The UK, first in the world, authorises Pfizer COVID-19 vaccine and is looking into fast-tracking AstraZeneca’s. In the meantime, Pfizer and Moderna both file applications for their vaccines’ emergency use in the U.S. and Europe.


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The Pfizer/BioNTech coronavirus vaccine has been approved for use by the MHRA, the U.K. medicines regulator – the first such move globally.


The first 800,000 doses may become available in Britain in the next few days to those at the top of the priority list, i.e. elderly people in care homes and care home staff as well as those over 80 and health and care staff. Overall, the UK has ordered 40m doses of the vaccine, which is produced at Pfizer’s facilities in Belgium.


Since the vaccine requires specific storage conditions (it must be kept at -70C), it will be transported in special boxes of up to 5,000 doses, packed in dry ice. Also, most likely the first vaccinations will be taking place at hospitals where such storage facilities are available. This means that care home staff, NHS staff and patients will be the first to be inoculated. The vaccine will be free and the vaccination will not be compulsory.


The Pfizer/BioNTech mRNA vaccine was the first to publish positive early results from final stages of clinical trials. An mRNA vaccine has never been approved for use in humans before, and the development took the companies only 10 months.


Another promising mRNA vaccine is that of Moderna, which on 1 December applied to the U.S. Food and Drug Administration (FDA) for emergency use authorisation asking the authority to review an expanded data set, which shows 94.1% efficacy at preventing the disease and 100% efficacy at preventing severe COVID-19 cases. Prior to Moderna, Prizer had made a similar move on 20 November. The FDA will convene its advisory committee on 17 December to review the applications.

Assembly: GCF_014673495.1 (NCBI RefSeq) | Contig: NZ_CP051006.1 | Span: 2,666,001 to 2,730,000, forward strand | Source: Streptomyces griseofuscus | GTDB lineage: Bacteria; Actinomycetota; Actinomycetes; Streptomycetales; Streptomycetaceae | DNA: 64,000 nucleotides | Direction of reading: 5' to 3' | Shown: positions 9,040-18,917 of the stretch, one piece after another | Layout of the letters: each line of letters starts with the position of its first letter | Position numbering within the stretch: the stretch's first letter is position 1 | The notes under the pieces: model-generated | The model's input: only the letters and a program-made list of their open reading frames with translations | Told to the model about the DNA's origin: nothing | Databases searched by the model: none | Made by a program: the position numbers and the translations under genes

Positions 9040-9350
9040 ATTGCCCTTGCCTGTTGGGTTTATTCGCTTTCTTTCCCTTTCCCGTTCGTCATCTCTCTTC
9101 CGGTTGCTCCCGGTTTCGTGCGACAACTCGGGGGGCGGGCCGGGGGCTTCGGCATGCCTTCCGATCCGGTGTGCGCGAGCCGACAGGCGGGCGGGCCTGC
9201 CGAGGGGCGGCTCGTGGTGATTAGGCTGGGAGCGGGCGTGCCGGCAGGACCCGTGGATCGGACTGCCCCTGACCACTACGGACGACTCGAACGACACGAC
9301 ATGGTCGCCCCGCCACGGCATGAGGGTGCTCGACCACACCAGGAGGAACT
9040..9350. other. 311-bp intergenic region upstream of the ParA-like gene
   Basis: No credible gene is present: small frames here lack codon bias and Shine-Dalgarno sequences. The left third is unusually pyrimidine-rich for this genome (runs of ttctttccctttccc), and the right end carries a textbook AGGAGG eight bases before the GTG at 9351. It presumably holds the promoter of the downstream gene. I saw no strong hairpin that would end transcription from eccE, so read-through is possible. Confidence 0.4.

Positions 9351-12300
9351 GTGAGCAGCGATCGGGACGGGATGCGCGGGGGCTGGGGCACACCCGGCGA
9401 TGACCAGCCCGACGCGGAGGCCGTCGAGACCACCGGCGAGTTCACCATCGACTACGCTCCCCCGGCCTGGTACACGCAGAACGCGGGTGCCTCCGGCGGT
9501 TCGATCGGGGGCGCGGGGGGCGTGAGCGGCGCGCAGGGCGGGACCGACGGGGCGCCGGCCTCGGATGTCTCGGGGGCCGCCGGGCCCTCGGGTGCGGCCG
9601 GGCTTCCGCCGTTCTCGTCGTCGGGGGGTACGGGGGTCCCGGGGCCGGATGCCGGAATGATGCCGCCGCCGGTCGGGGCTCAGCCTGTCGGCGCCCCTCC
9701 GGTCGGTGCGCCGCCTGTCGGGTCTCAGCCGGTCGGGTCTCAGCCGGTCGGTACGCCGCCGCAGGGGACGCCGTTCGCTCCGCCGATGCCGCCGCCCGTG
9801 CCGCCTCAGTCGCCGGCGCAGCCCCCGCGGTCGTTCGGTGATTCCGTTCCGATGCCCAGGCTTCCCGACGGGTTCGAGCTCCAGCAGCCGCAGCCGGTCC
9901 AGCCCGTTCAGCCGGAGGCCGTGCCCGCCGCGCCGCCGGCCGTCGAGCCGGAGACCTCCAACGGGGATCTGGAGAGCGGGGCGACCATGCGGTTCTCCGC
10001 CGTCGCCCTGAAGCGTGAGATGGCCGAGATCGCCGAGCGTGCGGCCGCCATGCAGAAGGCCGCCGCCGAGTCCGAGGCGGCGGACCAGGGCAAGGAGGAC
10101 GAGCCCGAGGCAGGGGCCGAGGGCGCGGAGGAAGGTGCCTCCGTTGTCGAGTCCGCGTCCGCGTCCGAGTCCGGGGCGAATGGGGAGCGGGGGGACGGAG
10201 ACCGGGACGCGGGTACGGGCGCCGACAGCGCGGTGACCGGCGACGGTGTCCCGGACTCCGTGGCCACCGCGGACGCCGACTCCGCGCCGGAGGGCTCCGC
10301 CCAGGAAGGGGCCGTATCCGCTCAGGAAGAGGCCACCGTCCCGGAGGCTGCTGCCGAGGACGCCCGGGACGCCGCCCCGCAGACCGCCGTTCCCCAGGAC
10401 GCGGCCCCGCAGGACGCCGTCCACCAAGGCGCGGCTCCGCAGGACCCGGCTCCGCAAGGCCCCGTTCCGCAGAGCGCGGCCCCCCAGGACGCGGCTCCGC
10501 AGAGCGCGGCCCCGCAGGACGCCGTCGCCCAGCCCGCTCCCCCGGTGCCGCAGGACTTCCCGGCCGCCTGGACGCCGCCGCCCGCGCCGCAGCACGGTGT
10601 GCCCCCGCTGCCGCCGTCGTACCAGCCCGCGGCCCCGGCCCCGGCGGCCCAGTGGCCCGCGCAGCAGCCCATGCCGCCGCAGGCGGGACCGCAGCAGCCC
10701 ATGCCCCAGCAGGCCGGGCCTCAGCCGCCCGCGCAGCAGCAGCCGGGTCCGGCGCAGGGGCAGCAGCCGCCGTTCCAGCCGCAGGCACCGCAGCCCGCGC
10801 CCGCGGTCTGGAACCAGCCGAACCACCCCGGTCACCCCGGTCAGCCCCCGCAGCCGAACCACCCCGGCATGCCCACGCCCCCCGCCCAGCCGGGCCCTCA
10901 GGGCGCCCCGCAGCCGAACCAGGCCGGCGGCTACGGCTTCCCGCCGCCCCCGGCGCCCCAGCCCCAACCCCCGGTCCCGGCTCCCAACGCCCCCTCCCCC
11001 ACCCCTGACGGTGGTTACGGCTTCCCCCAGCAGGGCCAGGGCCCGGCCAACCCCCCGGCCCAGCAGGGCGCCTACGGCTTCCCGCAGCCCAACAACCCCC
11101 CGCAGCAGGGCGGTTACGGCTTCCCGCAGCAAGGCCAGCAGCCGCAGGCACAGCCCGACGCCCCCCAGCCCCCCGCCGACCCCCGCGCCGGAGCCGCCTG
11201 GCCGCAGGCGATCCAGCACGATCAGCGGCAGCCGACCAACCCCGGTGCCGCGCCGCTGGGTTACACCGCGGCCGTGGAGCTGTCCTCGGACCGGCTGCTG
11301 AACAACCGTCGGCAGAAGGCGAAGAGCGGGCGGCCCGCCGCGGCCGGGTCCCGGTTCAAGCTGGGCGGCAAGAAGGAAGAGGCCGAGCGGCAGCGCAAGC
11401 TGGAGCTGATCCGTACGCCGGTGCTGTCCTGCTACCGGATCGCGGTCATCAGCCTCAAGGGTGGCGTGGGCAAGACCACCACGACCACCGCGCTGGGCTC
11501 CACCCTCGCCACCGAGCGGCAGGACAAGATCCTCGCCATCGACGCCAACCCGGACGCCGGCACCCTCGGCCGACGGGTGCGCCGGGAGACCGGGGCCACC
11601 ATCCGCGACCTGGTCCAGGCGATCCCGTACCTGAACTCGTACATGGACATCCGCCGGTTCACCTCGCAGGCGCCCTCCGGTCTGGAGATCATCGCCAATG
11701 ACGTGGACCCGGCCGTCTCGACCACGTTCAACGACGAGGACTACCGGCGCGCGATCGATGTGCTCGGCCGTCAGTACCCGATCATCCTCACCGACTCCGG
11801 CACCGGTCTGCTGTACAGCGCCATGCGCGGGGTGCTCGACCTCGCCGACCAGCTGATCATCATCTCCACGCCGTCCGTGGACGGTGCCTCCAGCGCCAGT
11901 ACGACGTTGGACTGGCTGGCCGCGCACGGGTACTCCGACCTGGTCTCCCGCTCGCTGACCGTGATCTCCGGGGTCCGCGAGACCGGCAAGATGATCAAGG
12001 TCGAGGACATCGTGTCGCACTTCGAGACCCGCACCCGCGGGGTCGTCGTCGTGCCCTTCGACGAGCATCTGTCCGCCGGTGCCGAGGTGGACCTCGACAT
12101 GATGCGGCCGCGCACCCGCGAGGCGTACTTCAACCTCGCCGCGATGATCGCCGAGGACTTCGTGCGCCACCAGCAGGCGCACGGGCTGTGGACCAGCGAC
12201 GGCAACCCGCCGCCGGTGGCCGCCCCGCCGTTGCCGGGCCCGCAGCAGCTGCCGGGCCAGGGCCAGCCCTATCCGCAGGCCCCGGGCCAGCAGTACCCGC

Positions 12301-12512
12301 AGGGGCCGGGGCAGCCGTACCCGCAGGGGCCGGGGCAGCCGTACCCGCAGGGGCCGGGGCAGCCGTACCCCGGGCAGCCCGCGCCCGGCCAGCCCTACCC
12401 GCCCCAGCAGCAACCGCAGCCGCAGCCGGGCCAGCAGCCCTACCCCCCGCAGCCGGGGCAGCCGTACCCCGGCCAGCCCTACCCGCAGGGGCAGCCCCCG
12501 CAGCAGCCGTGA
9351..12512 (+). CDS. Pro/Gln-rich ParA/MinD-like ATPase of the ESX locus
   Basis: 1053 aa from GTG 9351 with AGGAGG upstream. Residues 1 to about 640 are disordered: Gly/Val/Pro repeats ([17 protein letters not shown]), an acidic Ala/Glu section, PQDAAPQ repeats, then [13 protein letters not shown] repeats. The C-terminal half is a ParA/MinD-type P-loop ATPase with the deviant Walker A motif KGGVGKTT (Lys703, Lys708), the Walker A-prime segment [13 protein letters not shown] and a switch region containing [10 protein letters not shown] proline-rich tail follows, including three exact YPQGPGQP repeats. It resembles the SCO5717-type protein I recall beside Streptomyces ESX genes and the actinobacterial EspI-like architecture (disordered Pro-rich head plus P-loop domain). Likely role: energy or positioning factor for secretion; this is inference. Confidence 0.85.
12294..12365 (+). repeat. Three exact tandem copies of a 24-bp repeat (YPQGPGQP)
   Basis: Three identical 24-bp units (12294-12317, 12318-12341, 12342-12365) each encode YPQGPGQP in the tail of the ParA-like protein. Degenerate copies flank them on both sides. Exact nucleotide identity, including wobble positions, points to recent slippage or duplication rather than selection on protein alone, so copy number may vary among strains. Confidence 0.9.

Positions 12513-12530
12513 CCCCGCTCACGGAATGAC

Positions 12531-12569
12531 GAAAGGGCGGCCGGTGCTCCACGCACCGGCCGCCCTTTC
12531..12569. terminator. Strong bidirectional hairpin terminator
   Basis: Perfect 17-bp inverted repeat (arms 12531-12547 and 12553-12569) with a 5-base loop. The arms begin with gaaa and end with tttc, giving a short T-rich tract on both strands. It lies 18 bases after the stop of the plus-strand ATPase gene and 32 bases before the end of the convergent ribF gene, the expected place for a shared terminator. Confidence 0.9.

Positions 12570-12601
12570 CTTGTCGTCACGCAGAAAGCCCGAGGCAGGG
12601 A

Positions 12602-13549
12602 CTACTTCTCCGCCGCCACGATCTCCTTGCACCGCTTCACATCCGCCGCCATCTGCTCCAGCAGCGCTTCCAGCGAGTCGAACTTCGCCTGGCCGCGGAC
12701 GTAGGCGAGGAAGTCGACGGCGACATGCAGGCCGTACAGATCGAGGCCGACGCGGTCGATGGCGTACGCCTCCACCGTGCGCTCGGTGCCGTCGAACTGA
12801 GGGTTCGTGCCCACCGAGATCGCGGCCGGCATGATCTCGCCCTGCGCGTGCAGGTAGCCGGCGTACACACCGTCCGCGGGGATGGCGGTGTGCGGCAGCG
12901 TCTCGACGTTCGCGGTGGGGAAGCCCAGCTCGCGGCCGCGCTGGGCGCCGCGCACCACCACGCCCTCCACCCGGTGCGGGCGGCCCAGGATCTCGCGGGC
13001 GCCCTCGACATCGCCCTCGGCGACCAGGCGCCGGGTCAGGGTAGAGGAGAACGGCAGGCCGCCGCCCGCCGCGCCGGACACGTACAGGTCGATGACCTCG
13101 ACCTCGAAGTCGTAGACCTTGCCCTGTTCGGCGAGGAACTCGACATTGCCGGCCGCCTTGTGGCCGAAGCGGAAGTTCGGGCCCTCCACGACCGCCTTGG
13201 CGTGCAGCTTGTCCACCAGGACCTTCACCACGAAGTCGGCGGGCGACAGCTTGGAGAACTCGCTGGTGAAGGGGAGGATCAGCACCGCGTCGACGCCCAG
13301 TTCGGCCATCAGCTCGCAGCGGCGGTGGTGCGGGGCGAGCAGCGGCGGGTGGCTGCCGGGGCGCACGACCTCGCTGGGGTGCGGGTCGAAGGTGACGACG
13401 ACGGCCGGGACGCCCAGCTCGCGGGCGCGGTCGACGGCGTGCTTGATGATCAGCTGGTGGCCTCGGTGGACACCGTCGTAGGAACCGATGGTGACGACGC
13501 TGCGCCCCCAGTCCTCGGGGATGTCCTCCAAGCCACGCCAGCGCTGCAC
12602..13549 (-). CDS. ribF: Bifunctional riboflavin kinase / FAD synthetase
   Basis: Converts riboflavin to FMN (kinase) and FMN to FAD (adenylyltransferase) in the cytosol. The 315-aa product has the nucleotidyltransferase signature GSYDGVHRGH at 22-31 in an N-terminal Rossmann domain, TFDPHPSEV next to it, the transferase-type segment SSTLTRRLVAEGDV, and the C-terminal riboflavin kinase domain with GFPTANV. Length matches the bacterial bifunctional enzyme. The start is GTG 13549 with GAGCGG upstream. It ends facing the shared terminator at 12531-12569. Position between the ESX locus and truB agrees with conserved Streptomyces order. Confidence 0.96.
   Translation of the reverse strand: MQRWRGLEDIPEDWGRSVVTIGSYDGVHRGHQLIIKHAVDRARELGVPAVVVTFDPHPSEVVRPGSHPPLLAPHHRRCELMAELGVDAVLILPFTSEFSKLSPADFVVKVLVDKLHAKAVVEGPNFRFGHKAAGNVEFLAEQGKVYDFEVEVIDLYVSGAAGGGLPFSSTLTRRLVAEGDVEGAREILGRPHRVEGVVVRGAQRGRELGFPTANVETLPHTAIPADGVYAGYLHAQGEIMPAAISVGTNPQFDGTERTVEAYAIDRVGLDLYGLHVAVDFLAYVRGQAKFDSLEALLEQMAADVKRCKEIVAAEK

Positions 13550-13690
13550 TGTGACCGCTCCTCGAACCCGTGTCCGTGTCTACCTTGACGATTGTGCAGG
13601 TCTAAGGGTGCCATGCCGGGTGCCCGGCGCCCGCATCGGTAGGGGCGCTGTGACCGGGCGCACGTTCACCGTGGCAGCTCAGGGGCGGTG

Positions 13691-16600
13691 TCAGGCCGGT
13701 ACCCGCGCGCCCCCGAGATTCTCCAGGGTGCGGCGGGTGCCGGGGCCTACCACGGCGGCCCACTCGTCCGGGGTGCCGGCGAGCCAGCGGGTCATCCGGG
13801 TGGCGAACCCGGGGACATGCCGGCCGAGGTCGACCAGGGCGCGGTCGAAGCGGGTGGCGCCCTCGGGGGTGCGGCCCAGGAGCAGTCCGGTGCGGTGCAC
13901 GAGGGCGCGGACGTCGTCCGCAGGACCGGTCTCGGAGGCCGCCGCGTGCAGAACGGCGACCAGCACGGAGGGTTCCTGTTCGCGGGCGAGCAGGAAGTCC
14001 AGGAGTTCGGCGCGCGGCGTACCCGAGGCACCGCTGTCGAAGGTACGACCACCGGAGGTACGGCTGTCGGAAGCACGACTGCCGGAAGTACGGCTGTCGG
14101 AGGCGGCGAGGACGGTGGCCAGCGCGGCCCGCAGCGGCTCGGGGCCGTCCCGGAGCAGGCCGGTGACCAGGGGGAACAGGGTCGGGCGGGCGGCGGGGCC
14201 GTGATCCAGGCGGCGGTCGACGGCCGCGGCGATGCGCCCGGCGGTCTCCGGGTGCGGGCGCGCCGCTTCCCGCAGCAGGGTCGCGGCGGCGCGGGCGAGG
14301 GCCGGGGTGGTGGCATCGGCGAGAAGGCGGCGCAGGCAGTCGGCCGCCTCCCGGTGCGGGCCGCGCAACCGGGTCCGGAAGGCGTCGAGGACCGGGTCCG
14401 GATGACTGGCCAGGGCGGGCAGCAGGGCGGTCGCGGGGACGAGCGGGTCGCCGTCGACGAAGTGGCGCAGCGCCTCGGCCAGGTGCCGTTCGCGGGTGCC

Both companies also filed applications for conditional marketing authorisation (CMA) to the European Medicines Agency on the same day, 1 December.


In the meantime, the U.K. government has also formally asked the national regulator to evaluate whether supply of Oxford/AstraZeneca vaccine can be authorised for temporary supply as soon as it receives safety, quality and efficacy data. The UK is the first country in the world to sign an agreement with Oxford University/AstraZeneca for the supply of 100 million doses of the vaccine. It is yet unclear whether the FDA would authorise a COVID-19 vaccine based on overseas data, which is the case of Oxford/AstraZeneca vaccine.


Image credit: claraveritasvia iStock



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